I don’t know where to begin here. Right off the bat, unless I missed an important con-law lesson somewhere along the line, there is no such thing as a “First Amendment exception” to using national parks. You don’t get special access to public property because you want to make a political point. The whole idea of a “First Amendment exception” seems to have derived from the National Park Service’s policy on “First Amendment activities,” which they pointed to after they got in hot water for shutting vets out of the World War II Memorial. That policy, though, only says that if you’re at a park to protest or have a religious ceremony or do something else protected by the First Amendment, you might be forced to hold it in a particular area of the park set aside for things like that, not anywhere you like. Which, of course, has nothing to do with elderly veterans wanting to visit a memorial to pay their respects. The NPS simply needed a half-assed excuse to let them in so that they wouldn’t get any more bad press, so they decided to pretend that the vets were engaged in “First Amendment activities.” How that turned into a “First Amendment exception,” I have no idea. And how you’d go about enforcing a “First Amendment exception,” I have no idea. If I’m on vacation in D.C. during the shutdown and want to see the Lincoln Memorial, does the ranger have to wave me through if I lie to him and claim that I’m there to protest? Will he watch me when I’m inside the memorial to make sure that I do protest? Will I get arrested if I don’t? Dude?
But never mind that. How on earth could the First Amendment create an “exception” that allows access to only some shuttered national parks but not others? I have a right to protest on the National Mall but not to protest in, say, Yellowstone because the Mall is super-historic ‘n stuff and Yellowstone isn’t? Hello?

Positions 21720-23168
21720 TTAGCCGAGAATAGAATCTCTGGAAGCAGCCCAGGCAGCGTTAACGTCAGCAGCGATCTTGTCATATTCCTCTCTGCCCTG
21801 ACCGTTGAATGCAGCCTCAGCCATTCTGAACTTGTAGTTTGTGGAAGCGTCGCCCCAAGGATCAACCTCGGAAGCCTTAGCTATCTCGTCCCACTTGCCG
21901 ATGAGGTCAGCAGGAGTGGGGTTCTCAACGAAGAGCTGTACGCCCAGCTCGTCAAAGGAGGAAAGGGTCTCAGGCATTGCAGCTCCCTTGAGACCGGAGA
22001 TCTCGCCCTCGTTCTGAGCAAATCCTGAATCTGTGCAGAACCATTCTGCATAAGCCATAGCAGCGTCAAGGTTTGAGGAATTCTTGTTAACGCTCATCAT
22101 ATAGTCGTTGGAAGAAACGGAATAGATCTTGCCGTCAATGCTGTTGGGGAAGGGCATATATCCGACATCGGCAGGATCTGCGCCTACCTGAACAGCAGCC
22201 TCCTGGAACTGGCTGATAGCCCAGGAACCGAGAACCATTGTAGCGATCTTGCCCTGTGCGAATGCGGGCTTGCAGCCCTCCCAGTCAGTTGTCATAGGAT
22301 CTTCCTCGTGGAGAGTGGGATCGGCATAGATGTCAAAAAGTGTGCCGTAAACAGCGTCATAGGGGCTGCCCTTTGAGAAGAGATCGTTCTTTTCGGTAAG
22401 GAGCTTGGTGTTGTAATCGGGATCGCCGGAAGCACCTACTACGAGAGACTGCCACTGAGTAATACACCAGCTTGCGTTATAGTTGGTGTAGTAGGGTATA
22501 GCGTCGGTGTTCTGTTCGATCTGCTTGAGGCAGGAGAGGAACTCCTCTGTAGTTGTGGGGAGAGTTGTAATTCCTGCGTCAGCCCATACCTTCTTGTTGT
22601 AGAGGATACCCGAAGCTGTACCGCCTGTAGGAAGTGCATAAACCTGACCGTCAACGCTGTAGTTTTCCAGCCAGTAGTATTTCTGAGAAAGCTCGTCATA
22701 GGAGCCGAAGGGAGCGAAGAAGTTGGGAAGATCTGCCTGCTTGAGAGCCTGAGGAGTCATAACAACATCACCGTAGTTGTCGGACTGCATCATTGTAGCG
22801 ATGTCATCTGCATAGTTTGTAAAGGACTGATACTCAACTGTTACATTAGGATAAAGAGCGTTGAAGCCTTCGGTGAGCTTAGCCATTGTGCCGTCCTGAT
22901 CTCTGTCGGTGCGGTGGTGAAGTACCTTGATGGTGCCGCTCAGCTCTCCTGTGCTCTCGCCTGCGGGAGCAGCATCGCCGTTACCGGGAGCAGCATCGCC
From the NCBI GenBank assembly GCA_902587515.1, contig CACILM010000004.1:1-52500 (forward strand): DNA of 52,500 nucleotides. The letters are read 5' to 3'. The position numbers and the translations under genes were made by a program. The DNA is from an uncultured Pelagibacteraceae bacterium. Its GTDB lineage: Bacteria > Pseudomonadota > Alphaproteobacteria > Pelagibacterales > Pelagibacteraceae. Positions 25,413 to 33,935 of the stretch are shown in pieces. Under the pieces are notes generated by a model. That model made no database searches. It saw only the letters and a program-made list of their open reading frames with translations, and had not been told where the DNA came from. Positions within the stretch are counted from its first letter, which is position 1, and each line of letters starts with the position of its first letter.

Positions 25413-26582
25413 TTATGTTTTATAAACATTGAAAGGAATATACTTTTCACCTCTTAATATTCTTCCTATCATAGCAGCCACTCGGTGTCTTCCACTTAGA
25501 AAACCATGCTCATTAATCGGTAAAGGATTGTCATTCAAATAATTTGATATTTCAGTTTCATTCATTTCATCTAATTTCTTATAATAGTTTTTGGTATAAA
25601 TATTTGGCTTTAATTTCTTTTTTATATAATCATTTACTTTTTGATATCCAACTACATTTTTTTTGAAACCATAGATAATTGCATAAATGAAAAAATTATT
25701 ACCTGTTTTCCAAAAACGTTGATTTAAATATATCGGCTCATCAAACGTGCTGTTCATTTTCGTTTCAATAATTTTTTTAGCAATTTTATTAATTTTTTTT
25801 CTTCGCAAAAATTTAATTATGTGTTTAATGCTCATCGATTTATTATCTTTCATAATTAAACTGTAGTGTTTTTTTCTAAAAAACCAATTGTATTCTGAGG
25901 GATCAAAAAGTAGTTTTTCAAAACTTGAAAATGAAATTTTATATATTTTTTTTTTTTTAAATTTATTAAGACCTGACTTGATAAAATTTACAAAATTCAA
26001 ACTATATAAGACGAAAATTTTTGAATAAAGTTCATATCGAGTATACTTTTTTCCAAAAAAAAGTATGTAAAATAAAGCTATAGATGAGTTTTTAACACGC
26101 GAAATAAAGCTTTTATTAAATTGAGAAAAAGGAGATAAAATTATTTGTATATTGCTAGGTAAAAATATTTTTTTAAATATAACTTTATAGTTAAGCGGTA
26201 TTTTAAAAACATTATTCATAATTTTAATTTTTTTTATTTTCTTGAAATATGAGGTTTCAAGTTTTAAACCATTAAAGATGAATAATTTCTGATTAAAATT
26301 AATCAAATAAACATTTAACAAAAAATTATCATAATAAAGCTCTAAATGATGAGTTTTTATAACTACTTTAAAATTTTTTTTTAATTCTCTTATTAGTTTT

Rangers [in Washington D.C.] told visitors Wednesday that they could not deny entry to anyone who wanted to exercise First Amendment rights, and could not interrogate visitors, which effectively means the monument is open to those aware of the loophole.
“The First Amendment trumps all,” a Park Service ranger told visitors…
Michael Litterst, a National Park Service spokesman, said the First Amendment exception applies only to several Washington and Philadelphia parks related to the government and its history, “due to these parks’ long history of hosting First Amendment events, their expansive outdoor grounds, and their location in major metropolitan areas.”
“You could not host a First Amendment rally at Chaco Culture, Grand Canyon, Manassas or any one of the 395 other parks where such activities are prohibited during the shutdown. They can be held only at the National Mall and Memorial Parks, the areas of the White House administered by the NPS, and Independence National Historical Park,” he said.
Show of hands, legal eagles out there: Who’s heard of this policy before, where the First Amendment trumps restricted access because of one public space’s cultural pedigree and doesn’t trump the same restrictions if another space lacks that pedigree? I e-mailed Ace’s co-blogger, Gabe Malor, who’s a lawyer in D.C. to check my work and he says he’s never heard of such a thing either. If anything, says Gabe, the NPS’s policy would be unconstitutional under the First Amendment because it’s not “content neutral”: They’re allowing people into the Mall to hold immigration rallies because that’s political speech but people whose speech is non-political and who aren’t there to make a point would, presumably, be barred. As best as I can tell, the NPS seems to be treating the entire national park system as essentially one big park, with “First Amendment activities” restricted to the parts of “the park” that are in D.C. and Philly. If they can do that, then presumably the feds can decide that all federal land spread throughout the country is essentially just one big plot of land, and that henceforth they’re going to dedicate a few acres in, say, Kansas as the designated “First Amendment activities” zone for the entire country. If you’re in New York, Alabama, Wyoming, or California and you want to protest on federal land, head to the airport and buy your ticket to Topeka.
All of which is to say, this policy is B.S. but it’s B.S. that likely sounds legalistic and convincing to the 99 percent of the public that’s never studied the First Amendment. “While the shutdown is on, you only get to access historic spaces and only then if you’re engaged in a ‘First Amendment activity.'” That … seems like it’s been reasoned out, kinda sorta, so that must indeed be what American law says the policy is. Nonsense; sue their asses. Or better yet, don’t and just continue to ignore the rangers when you want to enjoy a “closed” park instead.